SYDNEY and DAVIS, CALIF. — Arista Cereal Technologies Pty Ltd. successfully has defended a patent involving a form of wheat with elevated fiber levels, which is good news for Bay State Milling Co., Quincy, Mass. Arista patents in North America are licensed exclusively to Bay State Milling, which uses high-fiber wheat in its HealthSense high-fiber wheat flour.

The Patent Trials and Appeals Board of the U.S. Patent and Trademark Office in an Aug. 14 decision ruled against Arcadia Biosciences, Inc. on priority of invention, saying a patent application filed by Arcadia Biosciences did not describe an invention claimed in Arista’s patent.

“It provides market assurance for our exclusive commercial partner Bay State Milling, who is currently selling HealthSense wheat flour in North America,” Eric Vaschalde, chief executive officer of Sydney-based Arista, said of the ruling.

Davis-based Arcadia Biosciences responded by filing an appeal to the United States Court of Appeal for the Federal Circuit and filing a lawsuit Sept. 4 in the U.S. District Court for the Southern District of New York. Arcadia Biosciences lost commercial opportunities and “tens of millions of dollars” in revenues due to the defendants’ conduct, according to the lawsuit.

The Patent Trials and Appeals Board ruled Arcadia Biosciences, which offers a GoodWheat branded ingredients portfolio, was not entitled to claim Arista’s patented technology under U.S. Patent No. 9,357,722. Arcadia Biosciences said the ruling was incorrect because it failed to follow applicable standards and adopted a claim construction inconsistent with Arista’s own statements on the scope of the patent.

“While we seek to assert our rights to the patents in question, there are large geographies unaffected by these patents where we continue to advance our commercialization plans for RS GoodWheat, as well as other GoodWheat branded portfolio ingredients,” said Raj Ketkar, president and c.e.o. of Arcadia Biosciences.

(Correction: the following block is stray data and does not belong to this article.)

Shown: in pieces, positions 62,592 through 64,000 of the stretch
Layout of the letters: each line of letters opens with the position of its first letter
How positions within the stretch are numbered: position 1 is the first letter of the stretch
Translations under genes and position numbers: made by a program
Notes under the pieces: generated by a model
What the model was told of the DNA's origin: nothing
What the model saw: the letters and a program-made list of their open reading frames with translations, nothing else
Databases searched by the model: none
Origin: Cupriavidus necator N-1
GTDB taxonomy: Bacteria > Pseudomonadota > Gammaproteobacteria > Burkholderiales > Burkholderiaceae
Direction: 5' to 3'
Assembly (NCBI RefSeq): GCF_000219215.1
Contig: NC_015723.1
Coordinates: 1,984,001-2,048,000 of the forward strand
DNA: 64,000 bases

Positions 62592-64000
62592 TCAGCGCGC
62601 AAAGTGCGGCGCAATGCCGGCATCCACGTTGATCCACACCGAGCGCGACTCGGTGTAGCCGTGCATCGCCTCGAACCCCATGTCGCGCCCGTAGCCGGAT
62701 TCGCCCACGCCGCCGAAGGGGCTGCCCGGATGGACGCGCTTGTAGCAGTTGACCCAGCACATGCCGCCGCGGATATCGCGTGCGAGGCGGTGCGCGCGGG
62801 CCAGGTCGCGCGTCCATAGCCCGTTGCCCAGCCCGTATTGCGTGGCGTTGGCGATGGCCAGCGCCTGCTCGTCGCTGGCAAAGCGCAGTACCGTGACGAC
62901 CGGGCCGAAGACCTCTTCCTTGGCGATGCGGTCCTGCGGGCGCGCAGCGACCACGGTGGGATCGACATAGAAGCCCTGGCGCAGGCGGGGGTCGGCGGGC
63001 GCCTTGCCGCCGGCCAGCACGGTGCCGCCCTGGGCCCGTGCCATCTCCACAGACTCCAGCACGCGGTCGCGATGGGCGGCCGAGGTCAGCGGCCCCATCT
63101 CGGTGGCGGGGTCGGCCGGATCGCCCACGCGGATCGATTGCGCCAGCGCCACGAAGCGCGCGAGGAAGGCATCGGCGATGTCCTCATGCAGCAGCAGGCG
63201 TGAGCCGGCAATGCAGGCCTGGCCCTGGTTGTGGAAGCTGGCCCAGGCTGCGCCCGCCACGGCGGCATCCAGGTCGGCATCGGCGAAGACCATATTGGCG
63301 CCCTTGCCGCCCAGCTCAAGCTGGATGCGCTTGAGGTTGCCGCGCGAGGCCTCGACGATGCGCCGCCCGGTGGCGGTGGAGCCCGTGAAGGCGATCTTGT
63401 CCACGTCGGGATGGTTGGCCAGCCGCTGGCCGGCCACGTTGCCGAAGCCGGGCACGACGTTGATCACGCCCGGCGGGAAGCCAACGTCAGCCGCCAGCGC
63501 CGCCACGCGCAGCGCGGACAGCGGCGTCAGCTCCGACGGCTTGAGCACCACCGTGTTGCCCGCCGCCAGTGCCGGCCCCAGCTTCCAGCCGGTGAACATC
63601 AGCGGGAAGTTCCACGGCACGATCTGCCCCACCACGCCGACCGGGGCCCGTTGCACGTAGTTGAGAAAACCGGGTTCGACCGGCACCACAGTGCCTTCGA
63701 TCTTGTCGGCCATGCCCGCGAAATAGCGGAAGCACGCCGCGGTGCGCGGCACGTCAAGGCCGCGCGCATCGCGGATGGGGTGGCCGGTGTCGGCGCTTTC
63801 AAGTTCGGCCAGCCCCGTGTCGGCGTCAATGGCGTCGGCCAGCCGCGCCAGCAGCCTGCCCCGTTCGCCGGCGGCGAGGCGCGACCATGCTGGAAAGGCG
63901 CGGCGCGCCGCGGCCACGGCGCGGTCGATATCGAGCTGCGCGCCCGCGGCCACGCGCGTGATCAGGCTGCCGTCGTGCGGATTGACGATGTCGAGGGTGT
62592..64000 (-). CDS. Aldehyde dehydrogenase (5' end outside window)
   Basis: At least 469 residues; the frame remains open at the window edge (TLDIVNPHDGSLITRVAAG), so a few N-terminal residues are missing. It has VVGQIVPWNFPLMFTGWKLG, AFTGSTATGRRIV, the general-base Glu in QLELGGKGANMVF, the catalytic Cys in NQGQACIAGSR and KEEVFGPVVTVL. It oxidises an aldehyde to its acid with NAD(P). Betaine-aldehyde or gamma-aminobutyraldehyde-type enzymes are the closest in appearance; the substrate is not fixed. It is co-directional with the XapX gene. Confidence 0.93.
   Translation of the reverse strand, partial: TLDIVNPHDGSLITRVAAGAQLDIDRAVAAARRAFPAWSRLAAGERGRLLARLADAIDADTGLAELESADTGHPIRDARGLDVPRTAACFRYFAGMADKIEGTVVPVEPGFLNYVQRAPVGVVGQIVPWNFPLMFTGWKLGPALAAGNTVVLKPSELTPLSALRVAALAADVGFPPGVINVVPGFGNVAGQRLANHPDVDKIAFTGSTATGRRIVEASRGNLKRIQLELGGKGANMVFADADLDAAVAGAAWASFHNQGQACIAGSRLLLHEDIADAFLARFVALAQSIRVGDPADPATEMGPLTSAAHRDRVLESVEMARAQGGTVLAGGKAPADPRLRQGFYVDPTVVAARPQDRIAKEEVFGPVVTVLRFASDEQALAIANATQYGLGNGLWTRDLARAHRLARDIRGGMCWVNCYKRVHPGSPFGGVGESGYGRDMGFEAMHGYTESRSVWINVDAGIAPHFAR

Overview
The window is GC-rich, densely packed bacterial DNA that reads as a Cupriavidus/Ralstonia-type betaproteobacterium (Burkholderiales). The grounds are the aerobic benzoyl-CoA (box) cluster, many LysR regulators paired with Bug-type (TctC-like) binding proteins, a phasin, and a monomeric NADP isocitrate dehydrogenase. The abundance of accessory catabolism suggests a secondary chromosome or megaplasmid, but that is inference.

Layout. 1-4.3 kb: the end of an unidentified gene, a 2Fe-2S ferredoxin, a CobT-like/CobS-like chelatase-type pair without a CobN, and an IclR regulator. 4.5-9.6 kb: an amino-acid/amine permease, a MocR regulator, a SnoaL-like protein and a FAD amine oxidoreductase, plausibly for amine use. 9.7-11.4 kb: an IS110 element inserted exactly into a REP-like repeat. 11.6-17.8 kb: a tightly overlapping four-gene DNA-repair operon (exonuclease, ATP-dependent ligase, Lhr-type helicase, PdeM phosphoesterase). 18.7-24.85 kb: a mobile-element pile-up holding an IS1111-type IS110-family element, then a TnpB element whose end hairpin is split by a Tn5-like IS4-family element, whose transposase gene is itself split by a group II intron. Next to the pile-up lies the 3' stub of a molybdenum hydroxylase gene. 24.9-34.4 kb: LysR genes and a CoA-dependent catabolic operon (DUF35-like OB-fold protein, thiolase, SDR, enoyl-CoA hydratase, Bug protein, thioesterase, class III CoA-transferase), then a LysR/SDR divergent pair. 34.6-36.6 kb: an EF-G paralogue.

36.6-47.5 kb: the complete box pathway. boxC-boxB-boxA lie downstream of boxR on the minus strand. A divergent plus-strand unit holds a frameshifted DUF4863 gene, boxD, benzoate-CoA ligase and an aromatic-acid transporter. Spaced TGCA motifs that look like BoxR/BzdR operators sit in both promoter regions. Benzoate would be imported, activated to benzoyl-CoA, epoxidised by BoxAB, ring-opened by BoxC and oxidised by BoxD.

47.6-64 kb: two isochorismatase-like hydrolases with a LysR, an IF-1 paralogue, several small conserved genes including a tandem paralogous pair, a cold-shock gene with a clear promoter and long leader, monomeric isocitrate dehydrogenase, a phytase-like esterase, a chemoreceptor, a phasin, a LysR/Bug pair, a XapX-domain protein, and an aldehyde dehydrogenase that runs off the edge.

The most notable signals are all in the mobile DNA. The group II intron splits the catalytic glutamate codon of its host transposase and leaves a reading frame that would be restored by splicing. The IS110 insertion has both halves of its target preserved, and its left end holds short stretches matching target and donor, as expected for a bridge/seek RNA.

Defendants in the Arcadia Biosciences’ lawsuit are Arista Cereal Technologies and two of its affiliates, Vilmorin and Limagrain. Arista Cereal Technologies is a joint venture formed by Limagrain, a farmer-founded company involved in wheat seeds, and the Commonwealth Scientific and Industrial Research Organization, Australia’s national science agency.

The lawsuit claims Arcadia Biosciences and Vilmorin, a French company involved in researching, developing and breeding plants, on Nov. 13, 2009, entered into a non-disclosure agreement to discuss potential joint technology development and business opportunities. Arcadia Biosciences shared technical details on its high-amylose wheat technology, which is used to create the high-fiber wheat. The defendants in the lawsuit then misappropriated the technologies developed by Arcadia and claimed them as their own, according to the lawsuit.

Patents mentioned in the lawsuit are U.S. Patent No. 9,357,722 B2, U.S. Patent No. 9,060,533 B2 and U.S. Patent No. 9,585,413 B2. Counts in the lawsuit, with losses believed to be in excess of $10 million for each one, include breach of contract, breach of the implied covenant of good faith and fair dealing, unfair competition, misappropriation of confidential information, unjust enrichment, conversion and tortious interference.

The patented high-fiber wheat technologies in question are associated with increased levels of resistant starch, which has been shown to decrease glycemic response to foods, a factor that could help prevent and manage diabetes.

 High levels of amylose in wheat increase the amount of resistant starch. Amylose makes up about 25% of conventional wheat content. Arcadia Biosciences has reached 94% amylose levels in its High-Fiber RS GoodWheat bread and durum (pasta) wheat varieties. Arista Cereal Technologies has said high-amylose wheat may contain more than 10 times the amount of resistant starch when compared to conventional wheat.

“HealthSense high fiber wheat flour is a game-changing food ingredient,” said Pete Levangie, c.e.o. of Bay State Milling. “With the increasing incidence of diabetes in North America, fiber consumption recommendations on the rise and the advancements in our understanding of the importance of gut health, HealthSense can have a profound impact on the human health in the very near future. We believe this to be an important opportunity for consumers, grain-based food companies and growers.”